Another president’s plenipotentiary played his role in the discharge of Novgorod governor. Mikhail Prusak was replaced by a former deputy minister of Agriculture who used to be a deputy minister of Industry who is now the presidential envoy in the Northwestern District Ilya Klebanov. So, those who wants to become a governor should be friends with a president’s envoy.
The second important issue that representatives of the president don’t participate in discharges of governors, that’s decisions of the Federal centre. Sakhalin can serve as a sample. The governor Malakhov and his administration opposed with all their might to Gazprom’s participation in Sakhalin II project. It caused a conflict with Federal Service for Supervising Natural Resources (Rosprirodnadzor): during the confrontation the head of the Sakhalin department of the Service now was dismissed, now wasn’t.
Another is interesting: in the preliminary list of candidates from the United Russia entered the president of “Rosneft” company Sergei Bogdanchikov and, in addition to him, his old companion Nikolai Borisenko, recently quitted his job in Rosneft. So, Rosneft and, perhaps, its Kremlin’s curator Igor Sechin personally, denoted their interest in the region. It would be quite natural, if just Alexander Khoroshaev, a person of Bogdanchikov becomes a governor of Sakhalin.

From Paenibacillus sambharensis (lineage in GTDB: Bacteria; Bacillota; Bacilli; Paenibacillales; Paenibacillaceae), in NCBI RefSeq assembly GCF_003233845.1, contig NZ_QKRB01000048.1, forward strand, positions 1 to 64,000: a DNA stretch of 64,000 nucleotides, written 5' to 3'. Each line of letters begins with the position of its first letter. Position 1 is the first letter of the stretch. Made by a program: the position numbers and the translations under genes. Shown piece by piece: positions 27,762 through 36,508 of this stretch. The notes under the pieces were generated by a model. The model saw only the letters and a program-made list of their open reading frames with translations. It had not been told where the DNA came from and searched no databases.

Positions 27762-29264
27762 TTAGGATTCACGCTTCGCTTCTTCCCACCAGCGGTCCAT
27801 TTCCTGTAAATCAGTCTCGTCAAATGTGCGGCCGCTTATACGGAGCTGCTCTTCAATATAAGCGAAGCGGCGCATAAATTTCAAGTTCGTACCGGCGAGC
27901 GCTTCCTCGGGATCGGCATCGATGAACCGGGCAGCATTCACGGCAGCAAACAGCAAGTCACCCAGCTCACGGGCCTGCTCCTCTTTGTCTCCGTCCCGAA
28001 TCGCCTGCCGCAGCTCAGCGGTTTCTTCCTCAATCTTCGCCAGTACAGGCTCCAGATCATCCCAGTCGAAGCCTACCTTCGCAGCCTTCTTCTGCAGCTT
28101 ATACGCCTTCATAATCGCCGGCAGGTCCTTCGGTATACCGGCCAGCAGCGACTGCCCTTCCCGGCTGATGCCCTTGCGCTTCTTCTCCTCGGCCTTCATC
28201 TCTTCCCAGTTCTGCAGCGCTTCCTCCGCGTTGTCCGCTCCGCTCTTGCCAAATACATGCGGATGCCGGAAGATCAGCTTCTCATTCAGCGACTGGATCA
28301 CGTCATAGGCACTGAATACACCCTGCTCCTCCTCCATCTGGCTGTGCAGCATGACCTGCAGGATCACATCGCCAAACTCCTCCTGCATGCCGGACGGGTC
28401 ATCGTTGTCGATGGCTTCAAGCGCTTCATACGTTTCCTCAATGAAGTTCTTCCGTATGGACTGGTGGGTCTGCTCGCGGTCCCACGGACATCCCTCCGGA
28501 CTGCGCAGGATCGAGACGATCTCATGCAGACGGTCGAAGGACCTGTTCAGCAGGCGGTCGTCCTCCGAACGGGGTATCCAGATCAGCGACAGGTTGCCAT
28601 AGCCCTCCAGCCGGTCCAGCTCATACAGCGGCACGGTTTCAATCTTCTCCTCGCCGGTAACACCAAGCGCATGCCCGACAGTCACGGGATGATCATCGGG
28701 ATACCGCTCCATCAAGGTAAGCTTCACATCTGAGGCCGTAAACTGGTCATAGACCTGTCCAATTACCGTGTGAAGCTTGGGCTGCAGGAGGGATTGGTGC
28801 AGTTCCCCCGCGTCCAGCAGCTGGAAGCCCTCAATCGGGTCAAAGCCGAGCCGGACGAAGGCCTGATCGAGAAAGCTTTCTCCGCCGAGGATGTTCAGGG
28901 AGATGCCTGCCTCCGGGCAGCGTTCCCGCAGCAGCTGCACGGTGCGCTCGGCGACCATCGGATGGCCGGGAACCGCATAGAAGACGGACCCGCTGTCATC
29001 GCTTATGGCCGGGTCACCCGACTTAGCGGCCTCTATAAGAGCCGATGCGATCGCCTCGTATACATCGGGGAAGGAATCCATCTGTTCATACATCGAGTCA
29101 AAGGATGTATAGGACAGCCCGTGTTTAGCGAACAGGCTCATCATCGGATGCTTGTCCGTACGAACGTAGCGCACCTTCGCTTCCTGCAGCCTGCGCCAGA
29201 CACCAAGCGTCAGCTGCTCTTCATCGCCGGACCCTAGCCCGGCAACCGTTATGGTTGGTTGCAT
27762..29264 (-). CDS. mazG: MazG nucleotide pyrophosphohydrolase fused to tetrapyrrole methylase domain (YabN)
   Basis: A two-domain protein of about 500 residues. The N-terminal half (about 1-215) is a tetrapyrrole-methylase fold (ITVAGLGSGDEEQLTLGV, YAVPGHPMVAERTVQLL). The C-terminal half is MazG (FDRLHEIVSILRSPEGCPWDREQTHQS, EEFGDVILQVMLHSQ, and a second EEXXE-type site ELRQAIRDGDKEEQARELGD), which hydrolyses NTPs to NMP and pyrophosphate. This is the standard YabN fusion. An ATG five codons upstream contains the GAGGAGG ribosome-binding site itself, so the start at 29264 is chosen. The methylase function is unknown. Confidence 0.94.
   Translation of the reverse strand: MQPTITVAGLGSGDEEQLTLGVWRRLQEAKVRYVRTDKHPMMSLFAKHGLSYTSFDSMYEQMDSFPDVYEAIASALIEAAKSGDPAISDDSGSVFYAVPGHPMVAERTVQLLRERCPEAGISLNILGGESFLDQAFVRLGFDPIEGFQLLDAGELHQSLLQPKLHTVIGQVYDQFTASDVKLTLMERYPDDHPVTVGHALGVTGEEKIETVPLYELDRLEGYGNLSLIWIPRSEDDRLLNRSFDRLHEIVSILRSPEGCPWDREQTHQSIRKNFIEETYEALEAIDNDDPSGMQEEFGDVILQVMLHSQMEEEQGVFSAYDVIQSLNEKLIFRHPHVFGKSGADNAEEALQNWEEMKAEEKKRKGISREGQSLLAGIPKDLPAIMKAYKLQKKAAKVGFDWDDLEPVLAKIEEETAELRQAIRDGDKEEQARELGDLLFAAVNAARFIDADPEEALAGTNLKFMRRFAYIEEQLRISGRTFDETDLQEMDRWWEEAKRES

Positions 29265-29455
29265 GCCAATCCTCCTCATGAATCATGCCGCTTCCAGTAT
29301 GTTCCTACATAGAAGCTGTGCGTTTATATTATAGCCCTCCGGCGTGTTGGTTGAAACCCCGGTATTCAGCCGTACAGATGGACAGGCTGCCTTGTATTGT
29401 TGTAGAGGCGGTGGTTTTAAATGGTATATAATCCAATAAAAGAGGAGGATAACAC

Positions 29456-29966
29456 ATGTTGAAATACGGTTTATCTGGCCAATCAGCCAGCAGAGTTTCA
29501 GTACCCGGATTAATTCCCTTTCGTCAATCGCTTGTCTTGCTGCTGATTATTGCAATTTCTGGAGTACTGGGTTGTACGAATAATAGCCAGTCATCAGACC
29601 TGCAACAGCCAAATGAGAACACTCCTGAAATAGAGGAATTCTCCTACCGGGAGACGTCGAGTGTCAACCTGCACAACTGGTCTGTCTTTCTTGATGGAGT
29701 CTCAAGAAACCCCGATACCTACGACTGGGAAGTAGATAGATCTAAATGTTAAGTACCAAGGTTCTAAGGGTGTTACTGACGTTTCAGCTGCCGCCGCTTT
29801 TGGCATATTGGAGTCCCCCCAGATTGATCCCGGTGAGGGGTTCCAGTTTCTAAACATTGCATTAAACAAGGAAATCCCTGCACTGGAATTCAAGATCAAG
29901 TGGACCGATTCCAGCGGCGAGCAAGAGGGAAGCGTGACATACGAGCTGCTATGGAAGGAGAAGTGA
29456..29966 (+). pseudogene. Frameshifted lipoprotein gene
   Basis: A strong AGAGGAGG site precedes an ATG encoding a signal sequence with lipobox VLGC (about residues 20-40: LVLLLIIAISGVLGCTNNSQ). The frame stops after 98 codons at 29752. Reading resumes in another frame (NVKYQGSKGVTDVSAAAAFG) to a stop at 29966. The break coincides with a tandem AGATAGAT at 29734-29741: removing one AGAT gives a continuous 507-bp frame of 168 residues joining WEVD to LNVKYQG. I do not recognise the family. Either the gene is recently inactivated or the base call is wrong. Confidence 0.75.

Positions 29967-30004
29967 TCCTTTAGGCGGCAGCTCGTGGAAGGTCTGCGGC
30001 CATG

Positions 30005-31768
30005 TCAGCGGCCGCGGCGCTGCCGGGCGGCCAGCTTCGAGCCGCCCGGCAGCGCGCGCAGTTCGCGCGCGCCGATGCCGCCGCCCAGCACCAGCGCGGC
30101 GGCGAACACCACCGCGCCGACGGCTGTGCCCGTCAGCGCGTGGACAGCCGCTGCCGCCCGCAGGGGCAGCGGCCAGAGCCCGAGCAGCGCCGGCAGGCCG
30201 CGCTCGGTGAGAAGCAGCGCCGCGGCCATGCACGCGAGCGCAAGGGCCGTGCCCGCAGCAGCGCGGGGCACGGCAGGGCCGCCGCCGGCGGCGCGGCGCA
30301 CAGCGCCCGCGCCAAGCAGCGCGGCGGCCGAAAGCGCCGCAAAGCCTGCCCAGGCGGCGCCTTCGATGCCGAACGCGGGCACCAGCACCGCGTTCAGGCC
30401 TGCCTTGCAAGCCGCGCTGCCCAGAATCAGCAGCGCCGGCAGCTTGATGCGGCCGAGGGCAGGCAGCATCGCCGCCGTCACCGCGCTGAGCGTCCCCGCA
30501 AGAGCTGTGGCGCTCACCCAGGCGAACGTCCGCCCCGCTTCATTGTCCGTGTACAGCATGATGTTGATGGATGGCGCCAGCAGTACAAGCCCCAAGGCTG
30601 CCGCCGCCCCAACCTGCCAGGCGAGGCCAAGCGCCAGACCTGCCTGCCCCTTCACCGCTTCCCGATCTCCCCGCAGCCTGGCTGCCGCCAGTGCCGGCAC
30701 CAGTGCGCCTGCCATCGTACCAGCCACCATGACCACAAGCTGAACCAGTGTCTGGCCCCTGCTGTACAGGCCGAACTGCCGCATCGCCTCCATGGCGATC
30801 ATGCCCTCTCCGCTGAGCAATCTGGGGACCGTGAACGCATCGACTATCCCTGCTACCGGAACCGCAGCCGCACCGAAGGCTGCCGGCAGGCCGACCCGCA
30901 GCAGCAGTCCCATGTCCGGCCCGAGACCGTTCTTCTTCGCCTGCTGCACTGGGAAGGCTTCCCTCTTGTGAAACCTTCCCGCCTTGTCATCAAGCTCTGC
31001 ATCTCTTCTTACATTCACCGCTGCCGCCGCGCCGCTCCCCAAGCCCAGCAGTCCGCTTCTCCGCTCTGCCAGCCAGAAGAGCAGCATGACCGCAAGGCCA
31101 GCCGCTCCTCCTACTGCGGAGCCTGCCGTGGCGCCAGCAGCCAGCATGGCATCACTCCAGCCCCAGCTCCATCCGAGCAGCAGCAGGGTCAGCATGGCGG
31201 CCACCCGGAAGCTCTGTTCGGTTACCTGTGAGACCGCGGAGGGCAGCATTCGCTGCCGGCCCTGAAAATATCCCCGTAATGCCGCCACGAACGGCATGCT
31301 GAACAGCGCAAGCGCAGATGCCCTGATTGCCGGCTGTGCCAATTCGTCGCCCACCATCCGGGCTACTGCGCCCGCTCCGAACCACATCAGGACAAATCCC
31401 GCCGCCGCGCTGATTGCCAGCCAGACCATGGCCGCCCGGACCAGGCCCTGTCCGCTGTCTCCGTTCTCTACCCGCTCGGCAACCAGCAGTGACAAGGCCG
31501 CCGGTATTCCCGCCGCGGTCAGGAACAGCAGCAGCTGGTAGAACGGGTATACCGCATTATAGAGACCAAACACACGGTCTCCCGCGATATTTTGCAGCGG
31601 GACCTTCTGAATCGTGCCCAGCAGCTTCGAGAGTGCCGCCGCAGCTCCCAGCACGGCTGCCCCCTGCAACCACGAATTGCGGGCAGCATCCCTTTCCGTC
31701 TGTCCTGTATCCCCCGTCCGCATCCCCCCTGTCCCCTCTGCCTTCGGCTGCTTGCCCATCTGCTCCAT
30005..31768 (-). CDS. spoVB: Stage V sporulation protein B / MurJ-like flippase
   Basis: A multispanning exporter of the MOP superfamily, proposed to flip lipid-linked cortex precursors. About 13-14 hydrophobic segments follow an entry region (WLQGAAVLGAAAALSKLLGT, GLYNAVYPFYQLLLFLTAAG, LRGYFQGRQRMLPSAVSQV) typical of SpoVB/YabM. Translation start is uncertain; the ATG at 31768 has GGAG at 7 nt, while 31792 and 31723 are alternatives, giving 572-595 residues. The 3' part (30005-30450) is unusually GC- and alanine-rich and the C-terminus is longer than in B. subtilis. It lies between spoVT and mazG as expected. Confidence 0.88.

As we have already mentioned, there are four main types of reasons of governors’ dismissals.
The first one is a conflict of corporations of the region. According to some information, just the competition conflict between Lukoil and Rosneft caused a replacement of Barinov, the head of the Nenets Autonomous Area.
The second variant is revenge of a federal official or of a businessman. That is the main reason of Malakhov’s discharge; he paid for his position on the Sakhalin II issue. That can also become a motive of supposed dismissal of Nikolai Kiselev, governor of the Arkhangelsk Region, who clashed recently with the shady owner of Arkhangelsk pulp and paper plant Vladimir Krupchak.
The third variant is an advancement, that is, obviously, the most pleasant conclusion of a governor’s career. For example, Yury Trutnev, a former Perm governor, became Natural Resources Minister, Tyumen governor Sergei Sobyanin headed in 2005 the Presidential Executive Office. Partly that can be said about former Saratov governor Dmitry Ayatskov (he was to become Russian Ambassador in Minsk, but president Lukashenko set himself against this appointment) andex-governor of Primorye Nazdratenko who has headed Goskomrybolovstvo (the Russian State Fisheries Committee). These two appointments can be rather in a rude fashion regarded as advancements, but that is, certainly, better than being prosecuted.